Planning does not make things perfect. Life is, after all, life. The goal of planning is not perfection, it’s structure.
I’m going to let you in on a secret… are you ready? I struggle with organization and structure. That’s why I make these planner products! Planning, as in using a planer to structure your days and weeks, gives you a system to fall back on when times get tough.
Not planning your week is a guaranteed way to set yourself up for failure. When you have a plan in place you’re better prepared to deal with last-minute changes, minor emergencies, making dinner for the family, meeting deadlines — all the beautiful and stressful things that can happen in a week. You’re better prepared to deal with life.
In other words, when life hands you lemons it’s much easier to make lemonade when you have a structure in place.
Today, I want to share my five steps for planning out my week. In a perfect world, I walk through these five steps on the weekend so I can hit the ground running on Monday. Realisticaly that doesn’t always happen and that’s ok. Figure out what works for you and work towards it. The point is to write things down on paper, to create a plan.
You’re going to need a paper planner — the Week on One Page planner is a great tool for planning your week — access to any digital or shared calendars, and any to-do lists or due dates you have floating around.
Step 1: Utilize a Weekly Prep Day
Prep Day is essential for setting yourself up for success. I talk more about my own prep day routine here – it’s the day to get organized and meal plan, the day to mentally and physically prepare for the week ahead. Our Prep Day Notepad is a lifesaver; it’s a quick and easy checklist for prep day.
Step 2: Review your calendar for the week ahead.
Transfer information from your digital calendar to your paper planner. Make note of due dates, add to your to-do lists, break down projects into the next steps, and do anything you can to set yourself up for success for the week.
Step Three: Write it all down.
Have general to-dos for the week? Health goals? Intentions you want to set for yourself? Get it out of your head and onto paper in your planner. Do not attempt to keep everything in your brain. Mental lists do not work. We think we’ll remember that one thing we need to do or that little bit of important information someone told us. We will not remember! Plus, magical things happen when you write things down.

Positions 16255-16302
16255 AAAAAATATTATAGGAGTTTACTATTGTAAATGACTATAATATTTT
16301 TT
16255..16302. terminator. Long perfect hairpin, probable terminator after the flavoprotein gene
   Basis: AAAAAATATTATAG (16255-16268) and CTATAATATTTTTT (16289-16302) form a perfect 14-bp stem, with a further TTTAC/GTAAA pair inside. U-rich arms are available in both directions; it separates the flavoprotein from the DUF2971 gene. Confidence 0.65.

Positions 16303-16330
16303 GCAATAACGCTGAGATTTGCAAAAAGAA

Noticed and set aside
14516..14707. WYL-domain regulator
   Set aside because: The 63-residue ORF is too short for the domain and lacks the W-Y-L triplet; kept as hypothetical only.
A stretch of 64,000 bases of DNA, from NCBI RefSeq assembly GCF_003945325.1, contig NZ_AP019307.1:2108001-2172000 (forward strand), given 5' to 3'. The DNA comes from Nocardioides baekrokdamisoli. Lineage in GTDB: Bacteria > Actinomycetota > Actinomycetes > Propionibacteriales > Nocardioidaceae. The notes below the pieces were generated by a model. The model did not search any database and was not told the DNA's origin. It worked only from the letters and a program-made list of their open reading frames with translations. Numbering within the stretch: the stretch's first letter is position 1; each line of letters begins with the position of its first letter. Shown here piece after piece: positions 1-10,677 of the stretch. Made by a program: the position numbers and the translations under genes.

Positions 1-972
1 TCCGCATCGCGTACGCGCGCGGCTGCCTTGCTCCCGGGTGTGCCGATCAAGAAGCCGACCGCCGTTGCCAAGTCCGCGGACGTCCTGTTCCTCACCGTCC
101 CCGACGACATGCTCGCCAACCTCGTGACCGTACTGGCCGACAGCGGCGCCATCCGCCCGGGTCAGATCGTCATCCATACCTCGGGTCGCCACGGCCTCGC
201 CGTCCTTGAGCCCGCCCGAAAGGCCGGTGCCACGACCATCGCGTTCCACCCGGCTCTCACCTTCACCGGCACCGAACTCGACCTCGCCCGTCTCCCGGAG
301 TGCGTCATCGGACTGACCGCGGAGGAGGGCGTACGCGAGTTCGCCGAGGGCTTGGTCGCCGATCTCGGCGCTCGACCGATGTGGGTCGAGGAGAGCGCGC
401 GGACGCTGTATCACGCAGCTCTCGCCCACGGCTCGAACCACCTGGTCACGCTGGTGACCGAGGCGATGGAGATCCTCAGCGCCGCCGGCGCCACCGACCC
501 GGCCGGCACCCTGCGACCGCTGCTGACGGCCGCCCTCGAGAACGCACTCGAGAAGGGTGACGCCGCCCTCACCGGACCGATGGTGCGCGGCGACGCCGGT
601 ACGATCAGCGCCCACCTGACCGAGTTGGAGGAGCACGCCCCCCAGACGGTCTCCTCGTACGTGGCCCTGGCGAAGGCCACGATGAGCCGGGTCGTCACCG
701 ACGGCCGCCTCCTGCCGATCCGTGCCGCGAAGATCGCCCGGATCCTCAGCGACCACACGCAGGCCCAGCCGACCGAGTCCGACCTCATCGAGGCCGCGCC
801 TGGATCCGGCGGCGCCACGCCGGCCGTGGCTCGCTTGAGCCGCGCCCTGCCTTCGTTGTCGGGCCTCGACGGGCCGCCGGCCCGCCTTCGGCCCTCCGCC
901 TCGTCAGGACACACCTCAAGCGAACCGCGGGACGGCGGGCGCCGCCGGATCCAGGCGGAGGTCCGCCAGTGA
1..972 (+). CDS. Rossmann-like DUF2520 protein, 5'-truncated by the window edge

Journaling may also be something that helps clear your mind to start the week. Over the last few years (especially while working on my book), I’ve found myself journaling a lot. It helps me process. If that’s you too, you might consider finding time to journal each week, if not daily, to help you process.
Step 4: Leave White Space in Your Calendar
Now that you’ve reviewed your schedule and transferred important appointments, meetings, and to-dos to your weekly planner, let’s make sure you haven’t over-scheduled yourself. Is there white space in your planner for this week? Or is every single moment of your week accounted for? White space on your calendar means mental white space too. Those mental breaks allow you to rest and recharge, and are often when inspiration strikes.
Step 5: Give yourself grace when things go wrong!
I repeat planning does not make things perfect. Just look at the world right now! When you put systems in place, like planning out your week, you have a structure to fall back on when times get tough. Use your mental energy for the important stuff like moments with those you love the most, meaningful work, or taking care of yourself. Things will go wrong. Give yourself the grace to mess up, then move on!
Spend a few minutes planning out your week or you’ll spend the entire week feeling underprepared and unproductive. Life is going to happen, you might as well have a safety net to cushion your falls. Shop the Whitney English weekly planner collection here.
So what weekly planning tips work best for you? Share below, I’d love to hear!